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GSLTR – Comparative Tax Appoach: Belgium, Switzerland, The Netherlands, Turkey


GSLTR – Comparative Tax Appoach: Belgium, Switzerland, The Netherlands, Turkey


GSLTR – Comparative Tax Appoach: Belgium, Switzerland, The Netherlands, Turkey

| TAGS: Carlos Carnero, Eduardo Montejo

Continuing with our comparative tax approach of major European Leagues[1], in which we analyzed the main tax aspects about Spain, United Kingdom, France, Italy, Portugal, and Germany, we are going to point out the main relevant tax aspects of other countries in the present article.

Indeed, we would deliberate in the cases of Belgium, Switzerland, The Netherlands and Turkey, about some key-issues that we usually analyze in the international transfer of players.


  1. Tax residencyAn individual would be considered as resident for tax purposes in Belgium if the place of his residence or domicile is in Belgium.The place of residence is the location where a taxpayer resides with the intention of living on a permanent basis. In this sense, other aspects such as the familiar, professional, economic or cultural circumstances shall be considered.Besides, the Belgium tax law include two legal presumptions where it is assumed that the place of residence is located in that country:
    • subject to proof to the contrary, the place of residence would be Belgium if the taxpayer is enrolled before the Belgium National Register of Individuals.
    • the place of residence of married or legally co-habiting individuals is irrefutably deemed to be located where the household is established.
    In case the taxpayer has Belgium as the place where his assets are managed, he may also be treated as tax resident in that country.Belgian taxpayers are subject to taxation on the worldwide income (i.e. Belgian and non-Belgian source income) even though tax treaties may be applied to avoid the double taxation.Lastly, it must be pointed out that “split year treatment” may be apply in those cases where the taxpayer taking up or concluding Belgian tax residency (in case of transfers it would be important to check the departure /arrival date in order to confirm the tax residence of the player or the tax treaty that may be applicable).
  2. Payments to be received after a transferThe payments made by the Belgian club to the player after the termination of the labor agreement, would be considered as employment income and therefore taxable under Belgian tax law.Though, payments made by a foreign club before the arrival of the Player to Belgium, would not be taxable under domestic law of Belgium. But, if the payment is made by the foreign club after the arrival of the player to Belgium, in principle it would be taxable in this country (regardless the application of the corresponding mechanism to avoid the double taxation, according to the tax treaty that may be applicable).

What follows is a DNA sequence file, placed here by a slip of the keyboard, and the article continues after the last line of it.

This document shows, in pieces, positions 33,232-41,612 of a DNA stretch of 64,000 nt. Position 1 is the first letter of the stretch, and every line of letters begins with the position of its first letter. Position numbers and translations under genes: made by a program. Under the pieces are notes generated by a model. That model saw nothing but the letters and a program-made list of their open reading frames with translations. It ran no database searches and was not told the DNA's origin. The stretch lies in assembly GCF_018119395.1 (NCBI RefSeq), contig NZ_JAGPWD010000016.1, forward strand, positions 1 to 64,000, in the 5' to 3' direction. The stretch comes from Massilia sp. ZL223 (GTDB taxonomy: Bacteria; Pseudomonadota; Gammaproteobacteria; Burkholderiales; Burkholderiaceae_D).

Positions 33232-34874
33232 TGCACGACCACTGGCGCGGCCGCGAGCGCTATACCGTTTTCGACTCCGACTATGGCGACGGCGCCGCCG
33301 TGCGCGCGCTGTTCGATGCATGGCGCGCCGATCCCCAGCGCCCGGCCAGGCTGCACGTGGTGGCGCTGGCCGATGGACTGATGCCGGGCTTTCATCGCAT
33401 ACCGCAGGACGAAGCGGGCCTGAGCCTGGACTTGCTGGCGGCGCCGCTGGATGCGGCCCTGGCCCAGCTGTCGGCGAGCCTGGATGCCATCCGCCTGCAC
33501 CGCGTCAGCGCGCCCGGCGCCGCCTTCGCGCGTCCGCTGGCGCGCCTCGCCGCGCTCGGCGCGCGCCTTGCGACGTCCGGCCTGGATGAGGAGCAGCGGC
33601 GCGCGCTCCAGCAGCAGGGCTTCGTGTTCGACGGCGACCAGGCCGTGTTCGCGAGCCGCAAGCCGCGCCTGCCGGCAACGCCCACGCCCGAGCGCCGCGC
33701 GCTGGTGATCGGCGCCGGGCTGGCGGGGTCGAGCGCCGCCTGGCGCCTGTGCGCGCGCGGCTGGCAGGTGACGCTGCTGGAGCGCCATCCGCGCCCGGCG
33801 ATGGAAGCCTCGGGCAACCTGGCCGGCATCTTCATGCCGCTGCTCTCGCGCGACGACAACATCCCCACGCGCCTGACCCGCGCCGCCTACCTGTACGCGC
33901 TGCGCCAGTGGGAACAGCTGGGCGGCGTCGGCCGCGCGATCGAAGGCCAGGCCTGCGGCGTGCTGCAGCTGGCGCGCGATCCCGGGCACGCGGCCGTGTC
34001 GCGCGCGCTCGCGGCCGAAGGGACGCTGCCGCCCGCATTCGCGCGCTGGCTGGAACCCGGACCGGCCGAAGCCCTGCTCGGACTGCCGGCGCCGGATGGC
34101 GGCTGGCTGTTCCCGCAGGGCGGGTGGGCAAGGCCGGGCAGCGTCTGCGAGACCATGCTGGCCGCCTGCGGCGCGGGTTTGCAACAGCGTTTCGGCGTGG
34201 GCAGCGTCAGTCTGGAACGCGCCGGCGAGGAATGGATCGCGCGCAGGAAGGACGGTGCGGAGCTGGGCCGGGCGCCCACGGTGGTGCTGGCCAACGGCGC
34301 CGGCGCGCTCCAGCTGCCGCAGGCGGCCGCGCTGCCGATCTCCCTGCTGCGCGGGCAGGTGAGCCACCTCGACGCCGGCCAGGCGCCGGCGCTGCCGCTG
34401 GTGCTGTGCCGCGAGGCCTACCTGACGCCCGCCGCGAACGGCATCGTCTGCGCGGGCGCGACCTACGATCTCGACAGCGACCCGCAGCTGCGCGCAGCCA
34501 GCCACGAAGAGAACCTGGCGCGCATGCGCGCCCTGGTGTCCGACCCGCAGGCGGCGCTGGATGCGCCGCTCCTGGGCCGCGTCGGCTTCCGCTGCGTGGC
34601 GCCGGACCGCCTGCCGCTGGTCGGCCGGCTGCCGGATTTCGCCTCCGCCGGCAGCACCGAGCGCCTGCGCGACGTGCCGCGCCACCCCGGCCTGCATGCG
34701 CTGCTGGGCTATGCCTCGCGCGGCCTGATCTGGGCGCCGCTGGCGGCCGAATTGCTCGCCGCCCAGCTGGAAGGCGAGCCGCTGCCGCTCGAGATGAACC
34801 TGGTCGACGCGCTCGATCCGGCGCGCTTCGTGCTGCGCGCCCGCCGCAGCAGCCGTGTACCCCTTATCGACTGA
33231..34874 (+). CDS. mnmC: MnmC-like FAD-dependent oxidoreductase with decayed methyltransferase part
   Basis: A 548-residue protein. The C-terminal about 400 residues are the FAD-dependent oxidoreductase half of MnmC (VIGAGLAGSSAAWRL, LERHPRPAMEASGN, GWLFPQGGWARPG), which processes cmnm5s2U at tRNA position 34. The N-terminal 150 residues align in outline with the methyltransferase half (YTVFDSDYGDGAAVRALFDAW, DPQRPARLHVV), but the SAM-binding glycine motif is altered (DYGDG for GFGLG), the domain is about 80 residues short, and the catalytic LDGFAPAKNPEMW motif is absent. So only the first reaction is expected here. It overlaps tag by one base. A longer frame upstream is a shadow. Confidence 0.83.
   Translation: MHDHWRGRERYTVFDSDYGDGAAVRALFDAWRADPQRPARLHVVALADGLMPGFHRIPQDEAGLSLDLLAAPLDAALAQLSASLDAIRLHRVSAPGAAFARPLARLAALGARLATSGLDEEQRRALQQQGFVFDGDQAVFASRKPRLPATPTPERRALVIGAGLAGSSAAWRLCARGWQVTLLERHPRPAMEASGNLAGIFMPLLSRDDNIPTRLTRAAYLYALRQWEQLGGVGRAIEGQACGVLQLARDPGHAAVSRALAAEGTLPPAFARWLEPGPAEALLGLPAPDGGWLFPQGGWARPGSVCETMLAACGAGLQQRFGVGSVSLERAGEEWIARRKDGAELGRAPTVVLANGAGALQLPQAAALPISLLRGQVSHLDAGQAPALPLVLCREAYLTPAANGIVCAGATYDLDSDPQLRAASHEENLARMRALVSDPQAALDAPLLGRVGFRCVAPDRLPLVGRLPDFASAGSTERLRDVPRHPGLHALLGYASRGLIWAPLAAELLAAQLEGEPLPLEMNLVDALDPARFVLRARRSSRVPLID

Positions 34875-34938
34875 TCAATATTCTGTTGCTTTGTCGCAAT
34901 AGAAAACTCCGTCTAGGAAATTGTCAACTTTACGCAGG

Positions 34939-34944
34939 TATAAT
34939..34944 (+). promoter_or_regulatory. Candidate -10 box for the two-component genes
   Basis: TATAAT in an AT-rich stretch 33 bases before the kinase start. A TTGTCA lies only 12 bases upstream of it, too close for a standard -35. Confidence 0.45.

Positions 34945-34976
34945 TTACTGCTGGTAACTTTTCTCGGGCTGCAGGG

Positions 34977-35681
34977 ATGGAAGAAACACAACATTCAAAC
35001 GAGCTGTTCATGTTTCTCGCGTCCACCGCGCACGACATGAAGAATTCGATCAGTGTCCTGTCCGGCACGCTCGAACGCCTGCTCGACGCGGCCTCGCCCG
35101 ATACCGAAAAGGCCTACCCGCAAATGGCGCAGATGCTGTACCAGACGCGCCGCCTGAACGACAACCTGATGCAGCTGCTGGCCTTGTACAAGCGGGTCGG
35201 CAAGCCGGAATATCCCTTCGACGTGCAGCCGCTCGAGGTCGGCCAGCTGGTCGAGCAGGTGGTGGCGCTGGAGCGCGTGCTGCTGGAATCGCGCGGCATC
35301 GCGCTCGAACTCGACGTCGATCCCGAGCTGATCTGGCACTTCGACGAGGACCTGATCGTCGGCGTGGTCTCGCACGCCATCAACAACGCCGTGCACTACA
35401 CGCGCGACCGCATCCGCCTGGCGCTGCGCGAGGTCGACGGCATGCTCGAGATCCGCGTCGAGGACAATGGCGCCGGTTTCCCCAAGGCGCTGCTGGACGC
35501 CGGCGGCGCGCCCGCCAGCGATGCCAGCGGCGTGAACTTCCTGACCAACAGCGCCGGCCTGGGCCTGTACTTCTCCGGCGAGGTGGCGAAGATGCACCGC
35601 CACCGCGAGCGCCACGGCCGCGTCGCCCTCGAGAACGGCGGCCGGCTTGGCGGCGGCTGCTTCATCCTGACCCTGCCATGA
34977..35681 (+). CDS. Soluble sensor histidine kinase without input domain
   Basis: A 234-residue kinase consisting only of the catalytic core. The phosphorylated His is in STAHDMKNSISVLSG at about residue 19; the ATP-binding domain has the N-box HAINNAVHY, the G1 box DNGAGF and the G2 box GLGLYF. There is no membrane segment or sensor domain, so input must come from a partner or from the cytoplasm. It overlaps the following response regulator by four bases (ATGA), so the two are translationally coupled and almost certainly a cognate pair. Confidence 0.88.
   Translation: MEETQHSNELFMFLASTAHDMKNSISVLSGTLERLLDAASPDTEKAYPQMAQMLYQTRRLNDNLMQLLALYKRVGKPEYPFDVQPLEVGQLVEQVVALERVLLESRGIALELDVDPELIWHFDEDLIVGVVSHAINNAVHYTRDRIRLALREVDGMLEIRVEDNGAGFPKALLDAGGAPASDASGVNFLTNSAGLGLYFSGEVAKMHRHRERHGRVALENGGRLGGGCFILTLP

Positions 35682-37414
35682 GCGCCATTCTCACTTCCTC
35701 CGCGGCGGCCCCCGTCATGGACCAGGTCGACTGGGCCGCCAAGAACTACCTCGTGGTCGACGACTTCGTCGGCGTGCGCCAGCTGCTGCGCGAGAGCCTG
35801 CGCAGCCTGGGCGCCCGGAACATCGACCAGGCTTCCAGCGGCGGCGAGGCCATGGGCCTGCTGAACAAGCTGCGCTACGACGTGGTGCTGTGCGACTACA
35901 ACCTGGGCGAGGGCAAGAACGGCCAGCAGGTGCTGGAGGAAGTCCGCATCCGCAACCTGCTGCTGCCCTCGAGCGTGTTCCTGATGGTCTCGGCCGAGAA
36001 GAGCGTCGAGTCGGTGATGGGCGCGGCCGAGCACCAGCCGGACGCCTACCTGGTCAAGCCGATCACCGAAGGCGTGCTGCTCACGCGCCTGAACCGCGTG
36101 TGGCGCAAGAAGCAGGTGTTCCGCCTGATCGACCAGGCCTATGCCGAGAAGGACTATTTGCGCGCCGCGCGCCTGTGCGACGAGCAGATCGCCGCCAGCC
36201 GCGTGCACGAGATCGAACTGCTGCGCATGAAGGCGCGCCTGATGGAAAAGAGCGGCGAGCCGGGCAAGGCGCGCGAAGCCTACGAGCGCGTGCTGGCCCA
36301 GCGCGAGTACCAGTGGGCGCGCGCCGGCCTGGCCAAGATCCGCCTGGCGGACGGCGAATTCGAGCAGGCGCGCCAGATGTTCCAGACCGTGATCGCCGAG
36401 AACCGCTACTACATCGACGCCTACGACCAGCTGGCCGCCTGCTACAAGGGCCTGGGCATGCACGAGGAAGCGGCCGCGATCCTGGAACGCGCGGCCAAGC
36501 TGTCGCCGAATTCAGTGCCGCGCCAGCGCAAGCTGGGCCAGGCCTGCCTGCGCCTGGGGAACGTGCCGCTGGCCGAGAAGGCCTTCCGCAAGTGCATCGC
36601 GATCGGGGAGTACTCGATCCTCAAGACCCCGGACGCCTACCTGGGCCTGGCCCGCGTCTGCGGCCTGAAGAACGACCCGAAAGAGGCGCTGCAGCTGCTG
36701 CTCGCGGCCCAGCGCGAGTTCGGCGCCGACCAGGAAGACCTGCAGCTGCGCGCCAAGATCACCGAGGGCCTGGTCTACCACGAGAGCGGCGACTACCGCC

3. Agency fees paid by the club on behalf of the playerAgency fees paid by the club on behalf of the player would be considered as a benefit in kind and the player would be subject to taxation as employment income.Simultaneously, the club would have to withhold the corresponding amounts as its consideration of salary.


  1. Tax residencyAn individual is deemed to be tax resident in Switzerland if one of the following criteria is met:
    • the taxpayer has the domicile in Switzerland. The domicile includes two concepts: the residence and the intention to remain on a long-term basis.
    • the taxpayer is physically present in Switzerland for 30 days while performing a professional activity; or 90 days without performing any professional activity.
    The swiss tax residents are subject to taxation on a worldwide basis.
  2. Payments to be received after a transferPayment made by a Switzerland club after the termination of the labor relation would be taxable in Switzerland if it is linked with his job in that country. So, the timing of the payment is not relevant.Payments made by foreign club to the player after the transfer of the domicile, would be fully taxable in Switzerland. However, it may be observed in those cases the corresponding tax treaties to assess if such payments may be only taxable in the source country under article 21 OECD Model Tax Convention.
  3. Agency fees paid by the club on behalf of the playerThe payment would be considered as an employment income and taxable In Switzerland as long as the player is resident for tax purposes in that country.If the payment is made when the player is not a Swiss tax resident, then, such payment only may be taxable in Switzerland as long as it is linked to his past employment in that country.

The Netherlands

  1. Tax residencyThe Netherlands tax residency criteria are based on the confirmation on certain circumstances and facts. The most important and relevant circumstances and facts are based on social an economic interest. Some examples would be the following and would help to the fact that The Netherlands considers that an individual is resident for tax purposes there: